Magix offers two digital recording programs, Music Maker and Samplitude, that allow you to use the Auto-Tune effect. Whether you need to clean up a rough vocal take or want to get the exaggerated, robotic vocal effect made popular by artists like T-Pain, Lil Wayne, or Daft Punk, these programs make pitch manipulation fairly simple. There are two ways to use Auto-Tune for these programs. The first is an effect designed by Magix called Elastic Audio, which is built in to both Music Maker and Samplitude. The second is the Auto-Tune plug-in by Antares, which you can buy online at the Antares website. Auto-Tune is a VST plug-in, which means that only the Producer version of Music Maker will recognize it.
Using Elastic Audio
In Music Maker, right-click the audio object that you want to Auto-Tune and click the "Elastic Audio" option. In Samplitude, click on the audio object, and then select "Elastic Audio" from the Time and Pitch Effects menu.
In the Elastic Audio window, select what key the song is in. If you don't know or if the vocals are only minutely out of tune, select "Chromatic."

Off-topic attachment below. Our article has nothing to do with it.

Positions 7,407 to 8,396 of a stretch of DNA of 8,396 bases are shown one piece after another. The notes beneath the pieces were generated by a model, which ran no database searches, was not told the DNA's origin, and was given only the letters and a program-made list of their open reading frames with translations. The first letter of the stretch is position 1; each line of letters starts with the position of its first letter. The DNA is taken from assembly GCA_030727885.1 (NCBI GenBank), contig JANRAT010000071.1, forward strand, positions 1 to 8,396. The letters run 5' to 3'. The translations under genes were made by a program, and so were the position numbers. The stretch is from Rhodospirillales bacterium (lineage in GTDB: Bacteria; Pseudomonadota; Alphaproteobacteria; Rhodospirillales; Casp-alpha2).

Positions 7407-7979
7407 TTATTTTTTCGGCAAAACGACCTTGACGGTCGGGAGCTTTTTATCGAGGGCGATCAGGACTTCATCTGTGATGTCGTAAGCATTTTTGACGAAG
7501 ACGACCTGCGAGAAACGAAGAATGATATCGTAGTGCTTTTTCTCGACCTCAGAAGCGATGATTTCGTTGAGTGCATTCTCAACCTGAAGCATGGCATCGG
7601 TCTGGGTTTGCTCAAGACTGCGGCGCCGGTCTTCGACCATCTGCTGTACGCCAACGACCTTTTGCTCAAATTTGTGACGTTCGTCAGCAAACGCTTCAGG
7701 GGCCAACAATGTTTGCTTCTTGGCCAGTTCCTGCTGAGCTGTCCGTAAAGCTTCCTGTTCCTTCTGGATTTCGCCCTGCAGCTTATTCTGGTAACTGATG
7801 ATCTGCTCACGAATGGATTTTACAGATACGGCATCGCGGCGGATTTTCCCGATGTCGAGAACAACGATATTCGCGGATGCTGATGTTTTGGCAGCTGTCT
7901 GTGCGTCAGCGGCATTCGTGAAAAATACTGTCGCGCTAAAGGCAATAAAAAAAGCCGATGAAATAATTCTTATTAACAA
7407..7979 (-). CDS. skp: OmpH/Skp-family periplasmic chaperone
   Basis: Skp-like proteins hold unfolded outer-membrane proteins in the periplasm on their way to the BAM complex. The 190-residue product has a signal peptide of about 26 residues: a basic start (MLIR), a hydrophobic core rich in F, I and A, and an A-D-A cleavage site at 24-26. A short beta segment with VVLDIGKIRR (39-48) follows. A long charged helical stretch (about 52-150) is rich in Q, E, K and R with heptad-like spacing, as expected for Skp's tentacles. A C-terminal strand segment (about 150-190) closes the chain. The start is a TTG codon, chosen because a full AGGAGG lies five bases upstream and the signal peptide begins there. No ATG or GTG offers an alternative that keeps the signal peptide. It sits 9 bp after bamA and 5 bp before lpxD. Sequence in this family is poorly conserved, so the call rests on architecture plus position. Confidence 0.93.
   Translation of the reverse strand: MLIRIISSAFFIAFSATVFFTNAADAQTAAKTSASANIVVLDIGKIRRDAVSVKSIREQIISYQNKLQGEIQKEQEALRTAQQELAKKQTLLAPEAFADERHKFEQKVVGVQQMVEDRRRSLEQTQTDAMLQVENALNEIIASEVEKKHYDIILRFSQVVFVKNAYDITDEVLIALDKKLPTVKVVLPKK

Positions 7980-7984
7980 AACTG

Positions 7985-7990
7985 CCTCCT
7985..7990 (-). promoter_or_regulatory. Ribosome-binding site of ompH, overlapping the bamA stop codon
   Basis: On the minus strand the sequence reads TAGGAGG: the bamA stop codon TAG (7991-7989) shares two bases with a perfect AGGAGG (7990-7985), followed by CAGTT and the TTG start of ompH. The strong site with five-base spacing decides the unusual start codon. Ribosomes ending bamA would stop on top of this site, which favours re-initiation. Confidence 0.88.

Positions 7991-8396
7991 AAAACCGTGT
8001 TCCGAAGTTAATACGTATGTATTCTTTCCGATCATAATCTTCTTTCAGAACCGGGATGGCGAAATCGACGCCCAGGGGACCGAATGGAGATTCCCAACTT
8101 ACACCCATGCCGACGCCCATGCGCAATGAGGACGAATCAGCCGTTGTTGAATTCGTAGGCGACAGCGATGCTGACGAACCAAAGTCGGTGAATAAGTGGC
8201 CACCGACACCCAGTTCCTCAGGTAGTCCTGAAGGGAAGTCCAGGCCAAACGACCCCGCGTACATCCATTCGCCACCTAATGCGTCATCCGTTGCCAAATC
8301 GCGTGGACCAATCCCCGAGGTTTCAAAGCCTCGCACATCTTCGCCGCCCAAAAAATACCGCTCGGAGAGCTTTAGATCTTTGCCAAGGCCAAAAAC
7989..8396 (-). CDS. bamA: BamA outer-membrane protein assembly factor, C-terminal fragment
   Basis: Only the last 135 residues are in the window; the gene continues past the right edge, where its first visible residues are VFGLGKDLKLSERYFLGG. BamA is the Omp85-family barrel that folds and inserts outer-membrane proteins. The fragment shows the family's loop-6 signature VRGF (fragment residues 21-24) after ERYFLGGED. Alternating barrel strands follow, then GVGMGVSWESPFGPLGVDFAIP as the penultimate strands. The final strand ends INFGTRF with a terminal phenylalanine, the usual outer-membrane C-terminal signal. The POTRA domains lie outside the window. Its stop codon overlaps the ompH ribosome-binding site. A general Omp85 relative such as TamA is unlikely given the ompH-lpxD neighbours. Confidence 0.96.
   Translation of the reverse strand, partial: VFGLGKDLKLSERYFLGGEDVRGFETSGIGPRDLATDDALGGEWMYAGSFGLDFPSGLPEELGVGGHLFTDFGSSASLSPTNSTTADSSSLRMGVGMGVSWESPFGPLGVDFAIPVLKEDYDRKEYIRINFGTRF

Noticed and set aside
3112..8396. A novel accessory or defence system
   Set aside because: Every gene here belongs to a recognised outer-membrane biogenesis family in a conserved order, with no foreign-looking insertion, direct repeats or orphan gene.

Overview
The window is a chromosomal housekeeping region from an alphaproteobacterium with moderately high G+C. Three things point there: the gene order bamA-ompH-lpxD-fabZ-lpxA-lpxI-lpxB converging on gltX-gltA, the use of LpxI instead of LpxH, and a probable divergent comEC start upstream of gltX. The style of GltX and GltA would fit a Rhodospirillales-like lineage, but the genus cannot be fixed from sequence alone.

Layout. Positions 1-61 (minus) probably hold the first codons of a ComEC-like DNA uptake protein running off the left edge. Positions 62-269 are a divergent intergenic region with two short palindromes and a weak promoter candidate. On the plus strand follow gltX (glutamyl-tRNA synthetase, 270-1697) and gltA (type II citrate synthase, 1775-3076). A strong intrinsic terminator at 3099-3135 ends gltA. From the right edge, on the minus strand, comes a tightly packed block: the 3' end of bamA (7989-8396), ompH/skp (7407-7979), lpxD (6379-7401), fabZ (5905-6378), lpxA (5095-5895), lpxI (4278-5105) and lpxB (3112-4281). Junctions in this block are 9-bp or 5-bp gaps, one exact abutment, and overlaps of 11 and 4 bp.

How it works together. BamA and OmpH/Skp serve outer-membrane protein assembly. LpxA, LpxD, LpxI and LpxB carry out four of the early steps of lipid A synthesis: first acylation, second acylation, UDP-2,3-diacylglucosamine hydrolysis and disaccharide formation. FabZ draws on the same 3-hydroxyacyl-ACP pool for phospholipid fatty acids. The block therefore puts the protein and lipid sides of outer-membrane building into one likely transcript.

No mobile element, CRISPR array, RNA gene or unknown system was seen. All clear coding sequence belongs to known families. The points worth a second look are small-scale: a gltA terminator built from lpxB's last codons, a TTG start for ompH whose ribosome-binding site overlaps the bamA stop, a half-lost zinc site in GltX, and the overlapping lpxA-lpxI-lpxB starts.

For the more robotic "T-Pain Effect," set the "Quantization Smoothing" to 0.00. This will make the transition between notes choppier and more reminiscent of a synthesizer.
Using Antares Auto-Tune
Download the plug-in from the Antares website (see Resources). For Music Maker, save the effect in the Magix Vintage Effects Suite folder. For Samplitude, save it in the VST folder. If you do not already have a VST folder, you can simply create one in your Samplitude folder.
Open Music Maker or Samplitude, and select the audio object that you want to Auto-Tune. In Music Maker, right-click the object and select "Audio Effect Rack." In the bottom of the Effect Rack window, click one of the "no effect" windows and scroll through until you find Auto-Tune. In Samplitude, double-click the object and select "Auto-Tune" in the object editor.
Once you've applied Auto-Tune, open the Antares Auto-Tune window to adjust the effect to your liking. Select the correct key, and experiment with adjusting the "Tracking" knob. Making it more "choosy" will make it sound more robotic.
Owen Wuerker is a graduate of Lewis & Clark College in Portland, Oregon, where he majored in history. He began writing professionally in 2011, covering topics such as the music industry, home recording and travel.